Réney Warrington’s October Launched at Bibliophilia with Izak de Vries

Réney Warrington

The vibrant colours and energy that suffused the air on a recent early summer’s evening madeBibliophilia the perfect spot for the launch of Réney Warrington‘s debut novel in English, October. This small independent bookshop, with its focus on books on photography and art and its in-store photographic exhibition, was where Afrikaans author and publishing consultant Izak de Vries came to talk about the latest publication from Protea Boekhuis. He was one of the first readers of the book, which is published in Afrikaans as Oktober.

Réney Warrington and Izak de VriesOctoberDe Vries said Warrington touches on a number of topics that are seldom visited in the realm of the imagination that fiction permits.

After reading a short passage from the book, De Vries spoke about Warrington as a photographer and the photographs contained in the book. He praised her deft interweaving of the images and text as an integral part of the book.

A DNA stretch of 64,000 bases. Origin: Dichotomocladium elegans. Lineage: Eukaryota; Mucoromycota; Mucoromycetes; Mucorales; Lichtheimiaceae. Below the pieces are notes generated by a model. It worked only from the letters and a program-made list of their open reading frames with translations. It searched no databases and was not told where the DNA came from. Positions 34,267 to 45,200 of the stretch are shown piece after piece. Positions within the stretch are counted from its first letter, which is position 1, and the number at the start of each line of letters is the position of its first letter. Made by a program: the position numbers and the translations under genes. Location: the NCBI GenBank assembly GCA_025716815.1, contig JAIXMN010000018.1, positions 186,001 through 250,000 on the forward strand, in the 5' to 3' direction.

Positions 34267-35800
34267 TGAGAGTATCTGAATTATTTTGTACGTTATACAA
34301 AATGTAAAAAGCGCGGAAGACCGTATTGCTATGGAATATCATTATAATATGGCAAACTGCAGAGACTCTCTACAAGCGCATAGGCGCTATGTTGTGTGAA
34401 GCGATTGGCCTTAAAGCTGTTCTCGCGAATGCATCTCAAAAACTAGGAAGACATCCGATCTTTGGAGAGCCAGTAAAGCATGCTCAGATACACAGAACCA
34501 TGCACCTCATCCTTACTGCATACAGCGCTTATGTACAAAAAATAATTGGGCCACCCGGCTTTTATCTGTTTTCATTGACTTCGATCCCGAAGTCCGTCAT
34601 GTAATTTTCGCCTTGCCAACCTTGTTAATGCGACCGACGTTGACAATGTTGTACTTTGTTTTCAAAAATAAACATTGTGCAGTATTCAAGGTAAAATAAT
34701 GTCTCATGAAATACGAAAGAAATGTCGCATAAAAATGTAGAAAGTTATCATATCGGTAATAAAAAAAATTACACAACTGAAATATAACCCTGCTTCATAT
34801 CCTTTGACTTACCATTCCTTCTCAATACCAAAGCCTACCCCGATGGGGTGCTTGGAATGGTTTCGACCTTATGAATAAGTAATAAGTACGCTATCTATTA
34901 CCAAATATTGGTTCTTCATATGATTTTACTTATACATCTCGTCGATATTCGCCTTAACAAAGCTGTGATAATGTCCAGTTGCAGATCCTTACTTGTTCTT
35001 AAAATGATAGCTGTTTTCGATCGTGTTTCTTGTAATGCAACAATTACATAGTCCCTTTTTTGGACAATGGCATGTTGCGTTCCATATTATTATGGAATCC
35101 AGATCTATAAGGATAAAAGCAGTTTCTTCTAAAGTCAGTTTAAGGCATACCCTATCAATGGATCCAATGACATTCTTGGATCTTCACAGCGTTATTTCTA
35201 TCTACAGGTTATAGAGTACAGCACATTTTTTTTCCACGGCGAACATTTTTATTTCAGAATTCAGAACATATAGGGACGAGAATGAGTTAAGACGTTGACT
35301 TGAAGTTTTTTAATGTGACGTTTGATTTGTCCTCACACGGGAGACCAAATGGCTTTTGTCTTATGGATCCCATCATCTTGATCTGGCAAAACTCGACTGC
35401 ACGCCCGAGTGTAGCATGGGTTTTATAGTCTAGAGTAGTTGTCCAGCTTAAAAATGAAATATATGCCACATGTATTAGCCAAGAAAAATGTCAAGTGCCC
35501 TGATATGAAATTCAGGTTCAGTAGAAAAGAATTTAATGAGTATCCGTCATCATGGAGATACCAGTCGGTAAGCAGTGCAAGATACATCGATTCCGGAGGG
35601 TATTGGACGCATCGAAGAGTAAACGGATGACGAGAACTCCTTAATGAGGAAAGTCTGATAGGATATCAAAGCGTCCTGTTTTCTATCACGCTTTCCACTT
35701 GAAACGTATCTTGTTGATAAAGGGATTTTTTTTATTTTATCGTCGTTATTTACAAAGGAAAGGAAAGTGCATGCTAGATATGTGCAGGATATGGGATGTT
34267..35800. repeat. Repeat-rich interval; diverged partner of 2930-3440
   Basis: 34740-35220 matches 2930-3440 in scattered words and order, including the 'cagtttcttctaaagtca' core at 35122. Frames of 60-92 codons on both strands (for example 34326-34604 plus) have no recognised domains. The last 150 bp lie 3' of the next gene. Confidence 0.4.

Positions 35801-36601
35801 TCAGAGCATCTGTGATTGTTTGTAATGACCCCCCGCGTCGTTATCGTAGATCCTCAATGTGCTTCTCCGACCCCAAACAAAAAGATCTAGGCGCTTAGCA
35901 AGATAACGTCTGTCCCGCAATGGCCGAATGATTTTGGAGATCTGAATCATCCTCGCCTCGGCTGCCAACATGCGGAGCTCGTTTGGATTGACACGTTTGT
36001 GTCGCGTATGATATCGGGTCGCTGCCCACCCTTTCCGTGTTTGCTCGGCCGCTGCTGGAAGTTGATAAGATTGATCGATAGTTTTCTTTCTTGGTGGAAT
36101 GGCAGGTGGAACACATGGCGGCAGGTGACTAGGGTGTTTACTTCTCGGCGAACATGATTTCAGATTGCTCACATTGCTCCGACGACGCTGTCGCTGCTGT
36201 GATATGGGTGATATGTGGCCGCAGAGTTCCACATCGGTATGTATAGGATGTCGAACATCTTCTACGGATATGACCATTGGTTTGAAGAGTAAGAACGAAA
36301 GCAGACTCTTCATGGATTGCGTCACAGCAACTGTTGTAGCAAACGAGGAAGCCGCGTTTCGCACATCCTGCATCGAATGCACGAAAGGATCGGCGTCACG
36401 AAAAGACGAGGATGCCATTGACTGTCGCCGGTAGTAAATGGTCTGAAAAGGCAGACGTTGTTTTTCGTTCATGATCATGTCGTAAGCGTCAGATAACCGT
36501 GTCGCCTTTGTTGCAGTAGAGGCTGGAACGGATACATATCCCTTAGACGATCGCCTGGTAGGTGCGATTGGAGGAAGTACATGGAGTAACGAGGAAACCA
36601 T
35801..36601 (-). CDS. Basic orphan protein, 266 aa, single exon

“Every chapter starts with a black and white photo, and there are colour photos at the book’s centre,” said De Vries. “These represent the empty spaces of the narrator Jo Bester’s life.” He chatted to Warrington about the way her artistry as a photographer informs her writing. She said, “Often the thing you don’t photograph, what you leave out and what you don’t discuss is more powerful by its absence.” De Vries reflected on the toys in the images, which he described as almost more powerful than the children who played with them because they are truly missing from the narrator’s life.

Jo, a lesbian, has been forbidden by her homophobic family from seeing the niece and nephew with whom she has a vital and meaningful connection. Warrington writes from firsthand experience: “All I had left was the empty spaces where they had lived.” She had endured the grief by transforming the bitter blow life dealt her into fiction and images. She said October had touched a raw nerve, giving voice to the loss that many queer people experience when families reject them and deny them access to the children they have loved.

The book also touches on the theme of disability and resilience, and the beauty of what happens when people make real choices in the name of love.

* * * * * * * *

Liesl Jobson tweeted live from the launch using #livebooks